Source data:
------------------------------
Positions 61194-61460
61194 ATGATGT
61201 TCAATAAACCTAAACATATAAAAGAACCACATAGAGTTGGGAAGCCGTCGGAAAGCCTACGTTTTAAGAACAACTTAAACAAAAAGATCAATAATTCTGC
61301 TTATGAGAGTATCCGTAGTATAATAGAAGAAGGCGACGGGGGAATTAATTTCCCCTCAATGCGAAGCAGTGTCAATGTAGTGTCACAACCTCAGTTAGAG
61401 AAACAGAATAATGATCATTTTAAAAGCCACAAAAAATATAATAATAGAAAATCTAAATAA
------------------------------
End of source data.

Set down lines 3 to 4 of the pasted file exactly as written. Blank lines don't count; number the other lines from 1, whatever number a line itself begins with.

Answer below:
61201 TCAATAAACCTAAACATATAAAAGAACCACATAGAGTTGGGAAGCCGTCGGAAAGCCTACGTTTTAAGAACAACTTAAACAAAAAGATCAATAATTCTGC
61301 TTATGAGAGTATCCGTAGTATAATAGAAGAAGGCGACGGGGGAATTAATTTCCCCTCAATGCGAAGCAGTGTCAATGTAGTGTCACAACCTCAGTTAGAG